Last updated on October 10, 2022
I’m back with the second entry in the chronicle of my Día de Muertos pen. If you read my first entry then you know that this means I received permission to share the mock-up images for my custom pen.
Be forewarned, it will likely be a while before my next update. I’ll explain why I think so a bit later. For now, let’s pick up where I left off.
Getting Things Started
After finding out that Mr. Cypress was accepting custom orders, I asked about a Día de Muertos pen. He confirmed I was interested in a raden pen, and asked for some reference images. I sent him the following, asking for 1-2 sugar skulls as the main feature, likely on the body of the pen; with some Día de Muertos motifs to fill in space, perhaps on the cap. If possible, some papel picado bunting would be fabulous as well, although I acknowledged that was likely too complex for raden.
A couple of days later, I was sent this glorious image (minus the watermark, that’s my addition). It was much more than I had hoped for, and I accepted it instantly.
I asked for a cost estimate, which was almost ridiculously low. However, Mr. Cypress informed me that his artist was working on additional design elements.
In the meantime, we settled on the shape of the pen — flat top — and I asked for a flower on the cap finial like was on the grip.
The next mock up featured flowers scattered on the pen body. But they didn’t speak to me. The flowers didn’t have the right feel. Instead, I suggested some type of bunting (see below) and perhaps candles near the bottom of the pen body.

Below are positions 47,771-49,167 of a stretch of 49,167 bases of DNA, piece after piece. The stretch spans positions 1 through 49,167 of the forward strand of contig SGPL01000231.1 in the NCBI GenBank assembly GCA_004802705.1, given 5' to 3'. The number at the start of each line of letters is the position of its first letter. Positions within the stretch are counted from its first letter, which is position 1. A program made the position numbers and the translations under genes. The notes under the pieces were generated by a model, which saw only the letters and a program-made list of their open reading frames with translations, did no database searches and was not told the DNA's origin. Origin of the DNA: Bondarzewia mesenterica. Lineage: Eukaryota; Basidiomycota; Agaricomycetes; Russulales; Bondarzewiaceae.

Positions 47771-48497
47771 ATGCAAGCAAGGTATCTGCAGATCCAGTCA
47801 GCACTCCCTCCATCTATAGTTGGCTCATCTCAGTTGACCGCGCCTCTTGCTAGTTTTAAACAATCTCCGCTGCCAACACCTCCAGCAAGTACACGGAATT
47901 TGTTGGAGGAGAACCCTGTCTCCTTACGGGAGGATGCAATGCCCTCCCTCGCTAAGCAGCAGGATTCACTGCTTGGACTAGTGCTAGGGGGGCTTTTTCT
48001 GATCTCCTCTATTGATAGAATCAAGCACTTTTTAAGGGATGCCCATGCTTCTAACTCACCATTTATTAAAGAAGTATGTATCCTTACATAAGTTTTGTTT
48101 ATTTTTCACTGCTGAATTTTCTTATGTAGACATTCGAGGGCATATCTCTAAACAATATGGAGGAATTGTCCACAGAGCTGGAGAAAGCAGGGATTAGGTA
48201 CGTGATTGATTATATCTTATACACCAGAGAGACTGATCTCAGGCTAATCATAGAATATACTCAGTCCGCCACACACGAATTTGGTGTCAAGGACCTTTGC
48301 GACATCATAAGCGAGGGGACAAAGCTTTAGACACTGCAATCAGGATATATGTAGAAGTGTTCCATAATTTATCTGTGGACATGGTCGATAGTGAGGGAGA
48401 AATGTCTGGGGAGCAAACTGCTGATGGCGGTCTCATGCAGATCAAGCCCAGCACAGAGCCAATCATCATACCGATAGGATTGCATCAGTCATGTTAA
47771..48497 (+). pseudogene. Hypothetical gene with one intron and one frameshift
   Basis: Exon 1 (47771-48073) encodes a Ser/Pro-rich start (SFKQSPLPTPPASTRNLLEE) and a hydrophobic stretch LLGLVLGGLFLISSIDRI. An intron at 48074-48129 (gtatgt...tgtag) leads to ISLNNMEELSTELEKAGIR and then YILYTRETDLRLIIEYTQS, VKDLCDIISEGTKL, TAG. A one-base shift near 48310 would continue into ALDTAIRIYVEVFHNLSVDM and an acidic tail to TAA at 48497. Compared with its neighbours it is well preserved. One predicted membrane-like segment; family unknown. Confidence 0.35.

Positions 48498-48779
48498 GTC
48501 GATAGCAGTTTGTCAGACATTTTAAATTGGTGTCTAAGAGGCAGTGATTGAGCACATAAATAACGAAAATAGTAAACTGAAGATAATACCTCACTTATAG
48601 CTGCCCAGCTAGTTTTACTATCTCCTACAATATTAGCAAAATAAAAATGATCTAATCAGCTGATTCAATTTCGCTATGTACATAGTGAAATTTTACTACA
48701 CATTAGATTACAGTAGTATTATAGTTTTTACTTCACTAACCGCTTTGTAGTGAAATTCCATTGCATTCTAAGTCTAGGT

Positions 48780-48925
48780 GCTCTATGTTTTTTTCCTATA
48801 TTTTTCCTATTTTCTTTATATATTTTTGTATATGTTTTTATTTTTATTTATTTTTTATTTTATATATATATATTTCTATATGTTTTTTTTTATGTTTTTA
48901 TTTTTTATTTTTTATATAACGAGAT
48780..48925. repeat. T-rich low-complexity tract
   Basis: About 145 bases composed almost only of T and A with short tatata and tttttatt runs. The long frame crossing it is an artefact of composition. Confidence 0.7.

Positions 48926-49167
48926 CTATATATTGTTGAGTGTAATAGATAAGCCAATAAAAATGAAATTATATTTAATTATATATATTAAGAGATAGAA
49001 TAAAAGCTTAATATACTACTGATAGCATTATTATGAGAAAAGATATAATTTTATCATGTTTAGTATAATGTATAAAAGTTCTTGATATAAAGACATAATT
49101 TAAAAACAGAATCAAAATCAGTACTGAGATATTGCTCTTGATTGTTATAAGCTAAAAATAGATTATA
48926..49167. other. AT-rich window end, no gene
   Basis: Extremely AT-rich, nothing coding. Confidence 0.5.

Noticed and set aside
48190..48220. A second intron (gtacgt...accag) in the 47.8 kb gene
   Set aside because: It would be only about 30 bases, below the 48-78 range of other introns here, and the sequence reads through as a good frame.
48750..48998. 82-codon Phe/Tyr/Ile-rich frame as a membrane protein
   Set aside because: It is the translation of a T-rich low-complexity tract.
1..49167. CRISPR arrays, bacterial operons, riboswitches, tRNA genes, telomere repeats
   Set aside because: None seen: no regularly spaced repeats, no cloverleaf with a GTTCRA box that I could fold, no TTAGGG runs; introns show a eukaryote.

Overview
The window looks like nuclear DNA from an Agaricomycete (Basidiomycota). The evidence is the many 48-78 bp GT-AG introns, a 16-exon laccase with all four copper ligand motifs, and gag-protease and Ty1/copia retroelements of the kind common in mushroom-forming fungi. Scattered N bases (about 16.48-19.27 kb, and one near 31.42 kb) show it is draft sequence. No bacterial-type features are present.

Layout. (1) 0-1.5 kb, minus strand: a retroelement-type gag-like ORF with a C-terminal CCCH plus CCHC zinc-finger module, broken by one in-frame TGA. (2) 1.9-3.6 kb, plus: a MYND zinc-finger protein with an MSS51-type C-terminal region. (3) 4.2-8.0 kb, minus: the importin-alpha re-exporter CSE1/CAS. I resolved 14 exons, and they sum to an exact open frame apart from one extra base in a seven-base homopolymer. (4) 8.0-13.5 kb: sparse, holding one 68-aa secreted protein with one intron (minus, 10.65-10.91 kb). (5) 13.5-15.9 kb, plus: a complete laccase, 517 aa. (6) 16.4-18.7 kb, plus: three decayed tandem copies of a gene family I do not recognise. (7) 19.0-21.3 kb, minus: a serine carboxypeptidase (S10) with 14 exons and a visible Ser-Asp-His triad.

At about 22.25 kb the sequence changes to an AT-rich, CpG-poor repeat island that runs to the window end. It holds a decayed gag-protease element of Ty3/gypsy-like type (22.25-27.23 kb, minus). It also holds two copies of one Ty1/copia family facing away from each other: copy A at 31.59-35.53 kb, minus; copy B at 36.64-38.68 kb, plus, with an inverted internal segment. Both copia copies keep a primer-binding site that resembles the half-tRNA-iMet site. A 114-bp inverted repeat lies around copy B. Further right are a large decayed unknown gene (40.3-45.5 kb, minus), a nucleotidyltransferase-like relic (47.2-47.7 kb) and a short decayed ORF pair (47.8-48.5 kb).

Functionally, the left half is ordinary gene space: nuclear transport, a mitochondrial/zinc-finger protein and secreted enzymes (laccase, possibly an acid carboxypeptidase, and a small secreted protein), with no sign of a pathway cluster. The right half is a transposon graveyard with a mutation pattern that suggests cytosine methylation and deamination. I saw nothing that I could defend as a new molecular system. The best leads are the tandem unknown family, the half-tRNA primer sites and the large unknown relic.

The next iteration added both the candles and bunting, but also replaced the floral motif on the cap with candles. Not quite what I was going for.
But with a bit more back-and-forth, each one making minor tweaks, we settled on a final design, and all I can say is W-O-W!
Finalizing the Details
Once I’d OK’d the final design, I got a bit of a shock. Mr. Cypress told me he’d check with the artist/designer and “let [me] know if it can be done.” I’d assumed we were working through, or with, the artist/designer the entire time. I waited anxiously for the verdict.
Thankfully, all was well. The artist/designer confirmed the pen could be produced. After asking, I learned that payment is not required up front, not even a deposit. I found that a bit surprising, but I suppose he has no problem selling pens.
And Now, We Wait
I’ll keep you updated as I get updates. I’m so excited, but I know it will likely be months before it’s ready, and perhaps just as long before I receive any update. I can be patient, though. It’s going to be such a fabulous expression of culture, and I look forward to using it, especially around the Día de Muertos holiday. I have a feeling this may be my only raden pen ever, because realistically, what could possibly be better than it?
What do you think? Are you excited to see the final product as well?